Hurricanes Defense Got Even Better Over the Offseason

The Carolina Hurricanes have been stockpiling elite defensemen over the past number of years, and the group got even better this offseason. With the recent additions of Brent Burns and Calvin de Haan, who signed a professional tryout (PTO) contract last week, a group that was already competitive and one of the best defense groups in the league, just got better.

Hurricanes’ Departures & New Faces

When the 2021-22 season came to an end, there were a few question marks about the roster. When it came to the defense, the first move was trading Tony DeAngelo to the Philadelphia Flyers. The Hurricanes acquired a handful of draft picks and, more importantly, more cap flexibility, while Brendan Smith and Ian Cole were among those who left via unrestricted free agency.

Related: Golden Knights Trade Pacioretty & Coghlan to Hurricanes

Hurricanes general manager Don Waddell was very busy bolstering the blue line on July 13. He acquired Brent Burns (34% salary retention) from the San Jose Sharks, along with Lane Pederson, in exchange for Steven Lorentz, Eetu Mäkiniemi, and a conditional third-round pick. Waddell followed this up by receiving Max Pacioretty and Dylan Coghlan for future considerations. However, the team has since announced that Pacioretty will be out of the lineup until February with a torn MCL.

Hurricanes’ Defensive Depth

The Hurricanes’ left-handed defensemen include Jaccob Slavin, Brady Skjei, and Jake Gardiner, with some depth pieces, including William Lagesson and Maxim Lajoie.

The team has much more depth on the right side, and some players are comfortable on the left side as well. Burns, Brett Pesce, Ethan Bear, Coghlan, Jalen Chatfield, and, of course, de Haan, who has a PTO, which is interesting. It is possible that the Hurricanes were the only team to offer him an invitation, but it’s unlikely. In Chicago, he proved to be a valuable second-pair, right-handed defenseman, but Carolina is already stacked at the position. Competing with Bear, Coghlan, and Chatfield for a roster spot will bring some healthy competition to training camp.

Carolina’s Keys to Success

This group is clearly one of the best defensive groups in the NHL, and they were acquired for great value. The projected top two pairings (Slavin-Burns, Skjei-Pesce) come in with a price tag under $20 million for not only this season but for 2023-24 as well. I think one of the biggest keys to success will be head coach Rod Brind’Amour keeping the pairings together after they find the right chemistry.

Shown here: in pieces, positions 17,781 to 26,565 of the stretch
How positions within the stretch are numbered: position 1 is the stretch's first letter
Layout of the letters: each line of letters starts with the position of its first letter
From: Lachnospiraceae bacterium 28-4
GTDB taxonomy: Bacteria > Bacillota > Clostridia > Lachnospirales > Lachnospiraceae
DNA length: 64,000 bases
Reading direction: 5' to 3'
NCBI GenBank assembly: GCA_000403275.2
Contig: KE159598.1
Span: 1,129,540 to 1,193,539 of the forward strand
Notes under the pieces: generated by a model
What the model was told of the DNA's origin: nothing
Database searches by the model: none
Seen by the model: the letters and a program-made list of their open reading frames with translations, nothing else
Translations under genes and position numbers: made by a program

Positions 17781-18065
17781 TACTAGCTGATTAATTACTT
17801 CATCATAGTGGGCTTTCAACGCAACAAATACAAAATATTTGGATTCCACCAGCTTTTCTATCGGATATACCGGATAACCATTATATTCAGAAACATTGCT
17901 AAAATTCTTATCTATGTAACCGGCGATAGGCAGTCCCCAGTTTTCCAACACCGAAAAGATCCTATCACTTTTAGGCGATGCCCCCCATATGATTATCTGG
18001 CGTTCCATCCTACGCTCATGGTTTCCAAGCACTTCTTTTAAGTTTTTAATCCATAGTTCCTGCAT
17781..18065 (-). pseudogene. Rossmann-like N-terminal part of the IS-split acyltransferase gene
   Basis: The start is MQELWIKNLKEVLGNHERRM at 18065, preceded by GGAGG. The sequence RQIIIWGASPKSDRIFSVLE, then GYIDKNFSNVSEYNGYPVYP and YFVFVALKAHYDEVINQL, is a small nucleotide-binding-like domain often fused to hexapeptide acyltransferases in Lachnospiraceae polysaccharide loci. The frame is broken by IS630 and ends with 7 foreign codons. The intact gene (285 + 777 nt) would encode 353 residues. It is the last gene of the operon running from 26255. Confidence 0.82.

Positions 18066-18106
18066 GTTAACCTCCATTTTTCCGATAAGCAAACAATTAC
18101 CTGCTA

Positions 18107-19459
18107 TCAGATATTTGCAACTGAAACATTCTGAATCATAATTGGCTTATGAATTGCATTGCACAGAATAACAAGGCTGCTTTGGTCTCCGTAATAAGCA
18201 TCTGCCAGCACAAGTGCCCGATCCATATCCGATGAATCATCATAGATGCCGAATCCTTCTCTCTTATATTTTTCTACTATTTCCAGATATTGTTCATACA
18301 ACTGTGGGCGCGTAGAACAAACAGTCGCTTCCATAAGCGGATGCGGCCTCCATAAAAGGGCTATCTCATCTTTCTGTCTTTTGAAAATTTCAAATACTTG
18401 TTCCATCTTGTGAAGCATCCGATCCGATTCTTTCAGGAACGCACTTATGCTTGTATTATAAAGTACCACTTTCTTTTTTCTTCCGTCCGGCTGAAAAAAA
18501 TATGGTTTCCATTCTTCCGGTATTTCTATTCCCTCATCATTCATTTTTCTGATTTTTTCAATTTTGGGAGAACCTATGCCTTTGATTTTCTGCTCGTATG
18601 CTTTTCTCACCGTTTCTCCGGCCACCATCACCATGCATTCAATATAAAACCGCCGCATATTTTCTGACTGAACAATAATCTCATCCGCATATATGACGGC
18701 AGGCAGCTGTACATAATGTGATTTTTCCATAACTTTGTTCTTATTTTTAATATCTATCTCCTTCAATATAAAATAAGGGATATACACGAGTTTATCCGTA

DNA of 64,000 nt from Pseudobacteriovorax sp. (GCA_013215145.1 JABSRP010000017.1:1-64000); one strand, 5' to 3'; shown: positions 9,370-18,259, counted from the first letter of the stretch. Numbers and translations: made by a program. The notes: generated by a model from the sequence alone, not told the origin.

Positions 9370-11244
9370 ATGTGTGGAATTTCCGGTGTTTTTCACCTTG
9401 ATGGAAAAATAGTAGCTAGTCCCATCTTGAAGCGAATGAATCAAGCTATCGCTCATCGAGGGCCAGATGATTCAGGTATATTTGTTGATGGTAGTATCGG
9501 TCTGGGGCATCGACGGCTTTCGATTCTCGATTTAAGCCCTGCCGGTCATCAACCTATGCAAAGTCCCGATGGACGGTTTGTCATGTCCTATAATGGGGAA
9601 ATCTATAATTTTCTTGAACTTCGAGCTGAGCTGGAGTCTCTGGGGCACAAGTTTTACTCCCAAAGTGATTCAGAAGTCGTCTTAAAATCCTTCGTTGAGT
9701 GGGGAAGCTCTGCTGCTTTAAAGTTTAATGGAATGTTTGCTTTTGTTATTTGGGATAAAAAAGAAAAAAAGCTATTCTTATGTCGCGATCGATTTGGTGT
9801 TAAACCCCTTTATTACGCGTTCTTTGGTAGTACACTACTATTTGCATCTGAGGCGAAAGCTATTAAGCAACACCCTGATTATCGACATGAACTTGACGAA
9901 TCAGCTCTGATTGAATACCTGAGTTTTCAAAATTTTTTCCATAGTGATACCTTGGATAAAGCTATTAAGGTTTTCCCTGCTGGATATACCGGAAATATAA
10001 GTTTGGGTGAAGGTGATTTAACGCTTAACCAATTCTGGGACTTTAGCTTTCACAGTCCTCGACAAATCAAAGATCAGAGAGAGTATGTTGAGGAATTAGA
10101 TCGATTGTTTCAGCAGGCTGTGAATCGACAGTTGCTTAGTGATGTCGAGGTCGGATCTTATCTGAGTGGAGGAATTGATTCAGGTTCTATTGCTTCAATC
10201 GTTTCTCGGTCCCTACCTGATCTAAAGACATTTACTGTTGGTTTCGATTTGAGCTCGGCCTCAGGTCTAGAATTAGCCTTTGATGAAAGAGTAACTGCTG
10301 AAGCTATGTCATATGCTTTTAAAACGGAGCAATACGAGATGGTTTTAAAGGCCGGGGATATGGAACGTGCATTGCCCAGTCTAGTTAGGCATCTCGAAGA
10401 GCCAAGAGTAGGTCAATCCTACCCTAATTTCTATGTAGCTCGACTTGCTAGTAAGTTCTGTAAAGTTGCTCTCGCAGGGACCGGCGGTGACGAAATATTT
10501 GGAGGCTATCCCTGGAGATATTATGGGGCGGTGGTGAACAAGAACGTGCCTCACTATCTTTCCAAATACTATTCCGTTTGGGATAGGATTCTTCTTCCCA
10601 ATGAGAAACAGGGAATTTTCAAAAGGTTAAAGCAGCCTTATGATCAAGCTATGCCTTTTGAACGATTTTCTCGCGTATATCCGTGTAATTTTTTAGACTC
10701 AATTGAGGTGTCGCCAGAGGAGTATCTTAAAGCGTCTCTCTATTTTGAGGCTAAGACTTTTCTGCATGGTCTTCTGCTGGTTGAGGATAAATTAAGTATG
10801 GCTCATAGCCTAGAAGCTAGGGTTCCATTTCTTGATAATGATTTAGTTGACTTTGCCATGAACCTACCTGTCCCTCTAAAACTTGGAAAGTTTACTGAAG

When a team has this many NHL-calibre defensemen, we typically see a lot of movement, even without injury. Brind’Amour needs to figure out what fits well, especially on that bottom pairing, and run with it.

Another key element is proper deployment. A top pairing of Slavin-Burns could be world-class or not work at all. On paper, they balance each other very well, but what matters is when the puck hits the ice. Once the duo gets a few games together, the expectations will become clearer for the top pair. Burns has slowed down and can be a defensive burden at times, though under the right system, I am confident he can be effective at what he does best, move the puck, as well as be responsible defensively. On the other hand, Slavin is one of the top defensemen in the NHL and will be able to back-up Burns when needed. We saw this work with DeAngelo last season, and now we will see Burns play a similar role, but he also has a lot of experience and leadership skills.

Brent Burns San Jose Sharks
Brent Burns with the San Jose Sharks (Jess Starr/The Hockey Writers)

All in all, the Hurricanes’ defense group will be elite, regardless of the pairings. Optimization will be important, but I have no doubt that Brind’Amour will be able to utilize them well.


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